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There is no interest rate associated with spot PMs. The reason why FX is evaluated in this way is because you can invest in short-term sovereigns (risk free rate) and get cash flow. So the FX rates are partially determined by the differentials between rates. PMs are quite different. If anything spot PMs are a negative yielding asset because of storage costs. ...

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Not that I know, and I'm in that business. Allegro is a ETRM provider, equivalent to Murex in the banking area, but, as far as I know, they don't provide any library outside their main system (which is not able to deal with any kind of exotic), and definitely nothing open source. Let me know if you find anything, because I would be glad to use it. Depending ...

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This is a typical issue in physical commodities trading and I don't think you'll find free sources for such prices because it's precisely some firm's business to talk to market participant and perform surveys in order to come up with an approximate. As suggested by noob2, what I've seen in the industry is usually a regression, but you need at least ...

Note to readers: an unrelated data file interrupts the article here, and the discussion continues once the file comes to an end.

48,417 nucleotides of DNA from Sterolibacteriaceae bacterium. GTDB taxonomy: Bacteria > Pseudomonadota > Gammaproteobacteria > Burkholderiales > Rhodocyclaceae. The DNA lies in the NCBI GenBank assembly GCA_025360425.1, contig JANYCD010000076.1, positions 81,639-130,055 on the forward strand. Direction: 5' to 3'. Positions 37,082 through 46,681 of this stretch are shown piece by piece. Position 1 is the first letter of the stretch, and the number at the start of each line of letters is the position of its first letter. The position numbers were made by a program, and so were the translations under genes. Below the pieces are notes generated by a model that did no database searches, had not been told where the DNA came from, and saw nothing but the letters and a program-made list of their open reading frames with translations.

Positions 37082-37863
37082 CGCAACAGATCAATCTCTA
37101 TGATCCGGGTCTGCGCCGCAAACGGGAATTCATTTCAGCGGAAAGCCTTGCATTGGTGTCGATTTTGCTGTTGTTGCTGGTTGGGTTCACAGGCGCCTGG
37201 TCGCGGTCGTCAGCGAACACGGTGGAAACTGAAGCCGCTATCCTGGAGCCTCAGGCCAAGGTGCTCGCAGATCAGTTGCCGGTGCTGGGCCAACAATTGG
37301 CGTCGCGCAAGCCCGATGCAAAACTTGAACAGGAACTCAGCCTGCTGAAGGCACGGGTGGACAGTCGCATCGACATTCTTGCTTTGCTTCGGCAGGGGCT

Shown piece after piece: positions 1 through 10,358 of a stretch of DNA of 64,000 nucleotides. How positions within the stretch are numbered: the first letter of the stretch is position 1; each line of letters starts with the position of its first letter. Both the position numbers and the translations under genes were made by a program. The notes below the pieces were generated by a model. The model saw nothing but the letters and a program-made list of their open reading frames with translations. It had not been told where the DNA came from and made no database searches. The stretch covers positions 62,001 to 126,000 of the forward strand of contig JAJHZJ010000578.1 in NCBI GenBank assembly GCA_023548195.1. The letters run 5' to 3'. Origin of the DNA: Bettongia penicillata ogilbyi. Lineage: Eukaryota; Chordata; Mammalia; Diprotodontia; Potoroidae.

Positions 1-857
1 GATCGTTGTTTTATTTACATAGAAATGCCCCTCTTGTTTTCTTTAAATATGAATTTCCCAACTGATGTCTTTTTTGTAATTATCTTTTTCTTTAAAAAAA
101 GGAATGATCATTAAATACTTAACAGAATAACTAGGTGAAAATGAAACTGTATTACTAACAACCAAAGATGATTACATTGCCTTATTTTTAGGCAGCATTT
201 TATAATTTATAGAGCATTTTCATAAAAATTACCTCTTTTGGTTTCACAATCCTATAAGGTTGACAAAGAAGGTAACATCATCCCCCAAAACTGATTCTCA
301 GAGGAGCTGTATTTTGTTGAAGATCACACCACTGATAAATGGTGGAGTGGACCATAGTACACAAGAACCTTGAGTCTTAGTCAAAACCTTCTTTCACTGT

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No need to convert futures prices to spot prices. Your simulation should look like: $S_{T}=S_{0}*exp(\mu T-0.5\sigma^{2}T+\sigma \sqrt{T}z)$ where $\mu$ is the drift of spot prices. If you use the spot-forward relationship $F=S_{0}*exp(\mu T)$, you can rewrite the equation in your simulation to be: $S_{T}=F*exp(-0.5\sigma^{2}T+\sigma \sqrt{T}z)$ Put ...

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The answer given by MJ73550 already covers most if the points in my opinion. I would put it like this: Concerning the drift: if the cost-of-carry relationship is used in your model then this is the correct drift to use for the spot price to derive the price any derivatives (forwards, futures, options) - this is the risk neutral drift. This has nothing to ...